Fixed income is income that doesn’t vary from month to month. Investors can source fixed income from individual bonds or bond funds, but most commonly, fixed income is received in the form of a monthly pension or Social Security payment. Annuities are another type of financial product that incorporates contractual guarantees and can be designed to offer varying amounts of fixed income in a tax-efficient manner.
Pensions that provide fixed income in retirement used to be relatively common, but their popularity with employers has waned over time, while employees shifted to seeking greater portability and more options within their retirement accounts. Ordinarily, only those working in a few specific industries are still able to retire under a pension plan. Fortunately, military retirees fall within those groups. The amount of money that is paid to military retirees depends on when they joined the military, their years of service, and their pay grade at retirement. All servicemembers who joined the military after January 1, 2018, are enrolled in the Blended Retirement System; others may be paid under the legacy High-3 pension plan.
Legacy High-3: If you serve for at least 20 years, you qualify for a lifetime monthly annuity payment that is calculated at 2.5% times your number of years of service times the average of your highest 36 months of basic pay. TSP contributions are not matched by the government under this system.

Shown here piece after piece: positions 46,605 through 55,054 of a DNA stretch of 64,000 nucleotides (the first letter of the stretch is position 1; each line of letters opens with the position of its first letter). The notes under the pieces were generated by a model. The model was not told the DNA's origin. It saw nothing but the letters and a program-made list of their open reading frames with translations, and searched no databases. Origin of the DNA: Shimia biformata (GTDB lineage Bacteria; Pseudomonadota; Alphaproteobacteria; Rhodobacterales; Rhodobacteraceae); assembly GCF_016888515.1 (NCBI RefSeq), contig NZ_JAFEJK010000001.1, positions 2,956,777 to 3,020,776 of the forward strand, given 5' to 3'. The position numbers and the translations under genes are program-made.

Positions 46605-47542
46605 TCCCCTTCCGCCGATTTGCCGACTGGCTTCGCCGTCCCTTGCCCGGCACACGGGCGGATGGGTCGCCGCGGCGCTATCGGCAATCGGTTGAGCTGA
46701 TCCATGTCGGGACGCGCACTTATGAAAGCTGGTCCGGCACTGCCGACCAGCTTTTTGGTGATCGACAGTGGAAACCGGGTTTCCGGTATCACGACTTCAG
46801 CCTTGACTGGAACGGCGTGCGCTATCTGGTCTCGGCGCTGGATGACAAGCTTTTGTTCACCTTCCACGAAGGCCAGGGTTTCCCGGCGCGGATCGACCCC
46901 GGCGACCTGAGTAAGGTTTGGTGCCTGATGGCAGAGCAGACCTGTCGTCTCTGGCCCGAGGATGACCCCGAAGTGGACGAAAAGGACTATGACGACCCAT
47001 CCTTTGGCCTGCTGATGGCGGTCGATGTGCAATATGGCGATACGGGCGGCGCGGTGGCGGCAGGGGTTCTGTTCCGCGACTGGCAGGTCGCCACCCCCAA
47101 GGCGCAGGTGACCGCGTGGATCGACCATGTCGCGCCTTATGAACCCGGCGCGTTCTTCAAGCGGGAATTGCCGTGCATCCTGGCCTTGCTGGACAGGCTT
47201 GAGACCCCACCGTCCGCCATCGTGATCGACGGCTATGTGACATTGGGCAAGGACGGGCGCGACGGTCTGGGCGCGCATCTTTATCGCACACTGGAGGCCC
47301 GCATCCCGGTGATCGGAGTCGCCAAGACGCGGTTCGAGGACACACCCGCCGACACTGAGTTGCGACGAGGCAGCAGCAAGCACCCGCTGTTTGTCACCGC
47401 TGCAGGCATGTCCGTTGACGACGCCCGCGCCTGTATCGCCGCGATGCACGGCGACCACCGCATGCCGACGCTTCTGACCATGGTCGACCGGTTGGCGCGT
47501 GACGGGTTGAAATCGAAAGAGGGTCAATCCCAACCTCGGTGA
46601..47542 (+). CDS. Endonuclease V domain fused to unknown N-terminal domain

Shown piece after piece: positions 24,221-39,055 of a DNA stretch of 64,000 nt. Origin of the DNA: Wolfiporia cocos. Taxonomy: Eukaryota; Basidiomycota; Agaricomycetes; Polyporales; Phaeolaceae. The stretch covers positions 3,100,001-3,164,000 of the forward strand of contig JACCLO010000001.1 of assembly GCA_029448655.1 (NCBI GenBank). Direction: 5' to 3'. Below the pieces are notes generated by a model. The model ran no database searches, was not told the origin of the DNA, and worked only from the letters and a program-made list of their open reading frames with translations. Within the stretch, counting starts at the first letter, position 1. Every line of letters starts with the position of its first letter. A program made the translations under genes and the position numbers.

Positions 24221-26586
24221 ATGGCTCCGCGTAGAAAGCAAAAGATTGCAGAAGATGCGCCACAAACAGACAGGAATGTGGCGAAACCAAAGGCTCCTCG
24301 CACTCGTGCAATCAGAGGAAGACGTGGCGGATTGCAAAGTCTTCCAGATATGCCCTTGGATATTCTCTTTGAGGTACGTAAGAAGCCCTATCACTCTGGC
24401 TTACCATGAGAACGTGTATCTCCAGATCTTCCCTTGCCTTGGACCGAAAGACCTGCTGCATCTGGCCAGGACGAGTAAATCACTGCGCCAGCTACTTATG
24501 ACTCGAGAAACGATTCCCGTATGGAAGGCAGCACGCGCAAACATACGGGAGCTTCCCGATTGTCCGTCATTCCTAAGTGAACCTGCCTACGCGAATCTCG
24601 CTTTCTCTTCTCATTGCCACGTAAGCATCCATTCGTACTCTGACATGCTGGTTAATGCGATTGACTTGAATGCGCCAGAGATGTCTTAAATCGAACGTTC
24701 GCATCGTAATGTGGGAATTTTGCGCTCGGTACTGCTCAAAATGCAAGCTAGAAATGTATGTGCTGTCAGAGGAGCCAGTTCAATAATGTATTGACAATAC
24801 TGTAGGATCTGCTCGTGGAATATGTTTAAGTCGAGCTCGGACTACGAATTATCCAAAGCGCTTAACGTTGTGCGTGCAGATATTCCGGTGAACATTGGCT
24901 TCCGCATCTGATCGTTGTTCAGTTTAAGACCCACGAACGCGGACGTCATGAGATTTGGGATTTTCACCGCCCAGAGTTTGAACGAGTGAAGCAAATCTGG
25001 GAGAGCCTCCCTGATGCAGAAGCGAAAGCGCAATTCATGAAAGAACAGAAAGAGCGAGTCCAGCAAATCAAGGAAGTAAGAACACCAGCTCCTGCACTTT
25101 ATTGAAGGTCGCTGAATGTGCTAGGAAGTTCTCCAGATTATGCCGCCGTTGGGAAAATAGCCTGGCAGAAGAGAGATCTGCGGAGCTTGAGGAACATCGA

Blended Retirement System: If you serve for at least 20 years, you qualify for a lifetime monthly annuity payment that is calculated at 2% times your number of years of service times the average of your highest 36 months of basic pay. In addition to this pension benefit, the government contributes 1% of a servicemember’s pay to their TSP account and also matches TSP contributions, up to 5% per paycheck and the IRS limits each year.
Military retirement pay is protected from inflation by annual cost-of-living adjustments. Additionally, surviving spouses may continue to be paid a survivor’s annuity for the remainder of their lives (up to 55% of the retiree’s pay) if they participate in the Survivor Benefit Plan.
Eligible workers qualify for Social Security benefits once they have worked for 40 quarters or 10 years of employment. However, a typical worker cannot begin to receive Social Security checks until they are between the ages of 62 and 70 years old (with Full Retirement Age, or FRA, depending on their year of birth). Benefits are calculated using 35 years of earnings, but also depend on when an individual elects to begin receiving income: early, at retirement age, or after retirement age.